Breaker Panels


Making the purchase decision for marine electrical distribution panels —AC or DC—can be tough, not because you’re in danger of selecting a bad product (the ones we looked at for this article were all quite good) but because it’s hard to know how to assess or plan a panel according to what your future needs might be. Off-the-shelf modularity and tech support are keys to a successful purchase. 

Breaker Panels

Each panel maker brings its own philosophy to the market and has managed to carve out a niche. Blue Sea, for example, sells through the discounters and catalog houses and provides good quality, standardized panels in limited configurations at relatively low cost. At the other end of the spectrum you’ll find Bass Products and Ward’s Marine Electric, who deal directly with the customer and make highly customized panels that can include graphics of your own design and any electrical configuration you can describe. The price differential between a simple off-the-shelf panel and a custom panel with identical functions can be a factor of five times or greater.

PanelTronics, Newmar, Marinetics and BEP (Hella) fall somewhere in between Blue Sea and the designer panel companies by offering modular systems in which you (or they) can build a panel to meet your needs from an assortment of assemblies designed to work together seamlessly in both fit and function.

All the electrical distribution panel makers discussed here conform to the recommendations of the American Boat and Yacht Council’s (ABYC) electrical standards and all use UL-rated breakers and conductors. Therefore all of the panels reviewed and all of the panels offered by the these manufacturers can be expected to perform their tasks as advertised, and to do so safely, so long as the installer wires them up correctly.

Panel Basics
Essentially, a marine electrical panel serves to provide and control electrical power to branch circuits on the boat. An AC electrical panel takes shore power or the output of an onboard generator (genset) and provides it to branch circuits that power AC loads such as refrigerators, air conditioners, heaters, and receptacles for TVs, microwaves, battery chargers and other appliances. A DC panel takes power from the batteries or battery charging circuit and provides it to DC branch circuits that feed loads such as navigation lights, cabin lights, and communications and navigation gear.

At the heart of every panel is an assortment of circuit breakers. In both AC and DC panels, the circuit breakers function as switches to control the branch circuits and as current overload detection devices to protect the branch circuits from overheating. And that’s important to remember—circuit breakers are designed to protect the branch circuits (and, therefore, the boat)—not the devices that comprise the loads on those circuits.

The U.S. panel makers purchase most of their breakers from two sources—Carling Switch and AirPax, both strong, high-tech companies that make breakers for aviation, marine, and commercial customers around the world. Magnetic breakers are used in marine applications, and they are fabricated of materials that resist corrosion and hold up under vibration and pounding.

Circuit breakers are rated by voltage, trip amperage, and speed of action. Breakers of a given specification will perform identically regardless of who makes the panels in which they reside. Marine breakers are trip free, meaning that they will trip open on overload, even when the toggle is forcibly held in the ON position.

The fact that the working devices in the competitive panels are identical gives the customer unusually wide latitude in product selection. Rather than focusing on function and safety, you can base your purchase decision on esthetics, fit, and, to some extent, budget.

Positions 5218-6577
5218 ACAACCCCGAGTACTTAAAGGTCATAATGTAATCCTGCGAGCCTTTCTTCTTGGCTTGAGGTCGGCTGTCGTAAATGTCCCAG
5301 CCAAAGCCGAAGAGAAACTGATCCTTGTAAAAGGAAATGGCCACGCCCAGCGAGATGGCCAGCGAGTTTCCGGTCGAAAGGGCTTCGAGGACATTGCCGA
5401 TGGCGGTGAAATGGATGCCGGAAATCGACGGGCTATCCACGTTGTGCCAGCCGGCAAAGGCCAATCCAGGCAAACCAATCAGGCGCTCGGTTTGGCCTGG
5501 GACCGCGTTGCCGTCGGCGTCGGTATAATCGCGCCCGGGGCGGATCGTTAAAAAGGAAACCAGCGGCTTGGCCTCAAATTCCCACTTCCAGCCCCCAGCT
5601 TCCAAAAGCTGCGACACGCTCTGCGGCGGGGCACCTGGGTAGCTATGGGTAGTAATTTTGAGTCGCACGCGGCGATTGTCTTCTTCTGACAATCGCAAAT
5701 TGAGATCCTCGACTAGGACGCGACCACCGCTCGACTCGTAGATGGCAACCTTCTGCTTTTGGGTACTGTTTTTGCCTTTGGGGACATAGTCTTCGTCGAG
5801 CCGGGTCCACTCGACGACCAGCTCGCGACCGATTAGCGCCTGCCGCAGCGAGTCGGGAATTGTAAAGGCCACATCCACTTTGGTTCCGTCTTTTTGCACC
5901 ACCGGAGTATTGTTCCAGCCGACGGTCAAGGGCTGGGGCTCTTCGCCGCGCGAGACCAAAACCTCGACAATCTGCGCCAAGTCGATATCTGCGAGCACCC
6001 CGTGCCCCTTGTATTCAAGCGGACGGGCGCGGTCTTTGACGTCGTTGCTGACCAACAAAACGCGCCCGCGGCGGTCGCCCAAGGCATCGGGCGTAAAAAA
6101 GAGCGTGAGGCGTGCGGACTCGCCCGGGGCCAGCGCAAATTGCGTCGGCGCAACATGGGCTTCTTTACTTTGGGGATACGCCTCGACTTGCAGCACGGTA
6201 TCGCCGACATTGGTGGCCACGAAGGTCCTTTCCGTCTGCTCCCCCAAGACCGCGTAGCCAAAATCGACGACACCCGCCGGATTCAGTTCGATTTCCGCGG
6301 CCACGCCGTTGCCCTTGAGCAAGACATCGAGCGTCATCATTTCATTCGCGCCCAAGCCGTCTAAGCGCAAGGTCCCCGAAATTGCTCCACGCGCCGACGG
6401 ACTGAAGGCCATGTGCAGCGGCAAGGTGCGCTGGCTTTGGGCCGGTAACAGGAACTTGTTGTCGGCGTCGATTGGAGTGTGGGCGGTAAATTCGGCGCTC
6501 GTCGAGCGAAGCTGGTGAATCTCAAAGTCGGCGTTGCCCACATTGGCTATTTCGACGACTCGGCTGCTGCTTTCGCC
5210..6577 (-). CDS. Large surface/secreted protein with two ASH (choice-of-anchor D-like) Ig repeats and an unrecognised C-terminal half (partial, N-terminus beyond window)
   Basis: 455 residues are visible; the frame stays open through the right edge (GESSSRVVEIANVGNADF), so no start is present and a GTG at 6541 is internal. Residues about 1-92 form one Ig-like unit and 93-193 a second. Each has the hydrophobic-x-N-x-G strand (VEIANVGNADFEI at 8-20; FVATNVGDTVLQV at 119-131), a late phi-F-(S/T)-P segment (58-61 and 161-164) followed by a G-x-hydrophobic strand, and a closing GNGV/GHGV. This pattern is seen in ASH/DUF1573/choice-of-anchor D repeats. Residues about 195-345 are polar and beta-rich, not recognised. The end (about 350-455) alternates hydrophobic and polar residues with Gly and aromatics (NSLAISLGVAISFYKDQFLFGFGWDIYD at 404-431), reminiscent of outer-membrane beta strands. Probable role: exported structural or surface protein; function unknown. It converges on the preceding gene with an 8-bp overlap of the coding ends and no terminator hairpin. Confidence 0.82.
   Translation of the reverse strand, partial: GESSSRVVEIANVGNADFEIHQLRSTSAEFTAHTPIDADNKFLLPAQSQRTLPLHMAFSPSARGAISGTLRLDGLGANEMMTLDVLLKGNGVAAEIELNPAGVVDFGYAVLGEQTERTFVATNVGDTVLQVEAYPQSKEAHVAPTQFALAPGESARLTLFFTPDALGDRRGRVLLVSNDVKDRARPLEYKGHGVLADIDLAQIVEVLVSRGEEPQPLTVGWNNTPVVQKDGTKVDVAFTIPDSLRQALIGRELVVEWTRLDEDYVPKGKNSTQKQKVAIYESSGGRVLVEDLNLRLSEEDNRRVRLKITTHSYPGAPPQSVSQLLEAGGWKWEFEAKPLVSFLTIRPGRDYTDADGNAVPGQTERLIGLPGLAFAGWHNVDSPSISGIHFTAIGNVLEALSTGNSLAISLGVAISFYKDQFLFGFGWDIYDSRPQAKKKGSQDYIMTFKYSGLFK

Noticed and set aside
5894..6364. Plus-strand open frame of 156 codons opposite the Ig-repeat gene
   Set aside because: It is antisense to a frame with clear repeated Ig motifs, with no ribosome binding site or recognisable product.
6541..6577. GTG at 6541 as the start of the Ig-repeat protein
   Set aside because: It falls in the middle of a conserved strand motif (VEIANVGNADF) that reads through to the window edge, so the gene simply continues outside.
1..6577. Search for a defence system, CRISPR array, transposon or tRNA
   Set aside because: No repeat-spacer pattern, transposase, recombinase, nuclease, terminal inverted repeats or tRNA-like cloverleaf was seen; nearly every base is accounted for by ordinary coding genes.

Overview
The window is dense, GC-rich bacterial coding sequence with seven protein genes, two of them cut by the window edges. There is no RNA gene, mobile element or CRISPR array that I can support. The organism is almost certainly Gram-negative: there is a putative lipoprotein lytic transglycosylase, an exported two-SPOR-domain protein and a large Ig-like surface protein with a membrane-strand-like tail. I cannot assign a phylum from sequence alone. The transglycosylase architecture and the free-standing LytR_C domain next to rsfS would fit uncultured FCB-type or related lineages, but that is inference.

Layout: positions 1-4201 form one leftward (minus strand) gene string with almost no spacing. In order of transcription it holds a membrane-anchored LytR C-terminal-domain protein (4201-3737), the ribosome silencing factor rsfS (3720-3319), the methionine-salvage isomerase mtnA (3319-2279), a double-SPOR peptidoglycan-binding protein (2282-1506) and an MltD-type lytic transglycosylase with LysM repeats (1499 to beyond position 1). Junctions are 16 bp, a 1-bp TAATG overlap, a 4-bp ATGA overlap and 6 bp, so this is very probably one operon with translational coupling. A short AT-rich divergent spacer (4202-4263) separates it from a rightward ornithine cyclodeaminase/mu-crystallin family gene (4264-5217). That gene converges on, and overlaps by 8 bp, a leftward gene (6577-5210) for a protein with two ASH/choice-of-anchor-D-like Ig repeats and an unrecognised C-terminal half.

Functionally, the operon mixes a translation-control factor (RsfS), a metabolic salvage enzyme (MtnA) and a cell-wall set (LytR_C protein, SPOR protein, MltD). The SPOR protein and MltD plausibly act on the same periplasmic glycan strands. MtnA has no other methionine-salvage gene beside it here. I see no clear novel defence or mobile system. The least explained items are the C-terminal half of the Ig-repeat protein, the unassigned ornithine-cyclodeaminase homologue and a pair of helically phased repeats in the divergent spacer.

For this article we asked each of the major panel fabricators to provide samples of their wares. Because we could assume that all the offerings would perform well electrically, we turned our attention to workmanship, component accessibility, installation flexibility, and, perhaps most important, the manufacturer’s ability to provide technical support to the customer. While these assessments were subjective, we were able use them to develop some buying criteria.

Project Planning
Your panel project should begin with some homework, and the best place to start, in our opinion, is on the Blue Sea website. The technical section of this site includes readable, well-illustrated technical articles for the do-it-yourselfer and the marine installer on both AC and DC wiring. The site’s explanations of ABYC standards, including appropriate tables, are especially valuable. While the other panel makers generally do a good job describing their product lines and providing schematics and instructions, Blue Sea is the winner in website information category.

Typically, panel buyers are adding circuits to an existing system, replacing an aging panel, or both. Engineers at all the panel makers’ told us that planning is the most important part of the job, and the one that seldom gets the attention it deserves. You don’t have to be an electrical engineer to plan, but you do have to decide how many branch circuits you need and what you are going to feed with them.

Once you think you know what you want, put the customer service folks to work at each of the vendors. They are a wonderful resource, and their help is free for the asking. If you can tell them how much space you have for the panel (usually less than you want) and the number of circuits you need to control, they’ll come up with solutions from their product lines. Remember, you always want to have some room on your new panel for growth. What follows below is a discussion of the design philosophy of the major panel makers, along with our observations about their products.

Panel Makers
A quiet Connecticut-based company, Bass Products does no advertising and most of its products go to OEM customers such as Hinckley. While Bass has a wide range of “standard” panels, their strong suit is the custom one-off panels they do for yachts. While they’ll make panels in any color you want, they’re known for rich “Bass brown” cover plates. They’ll screen your boat’s logo on the panel and arrange switches and gauges in any configuration you need. Of course, one-off custom panels are quite expensive. If you wish, they try to meet your needs with one of their stock panels. All of their sales are factory-direct.

Blue Sea sells only through the large retailers and its distribution network, and does not do custom work other than populating its panels with an assortment of breakers that match the customer’s specification. Its off-the-shelf panels cover the needs of most recreational sailors. The company takes pride in the amount of technical assistance it offers through its catalog, website, and product sheets.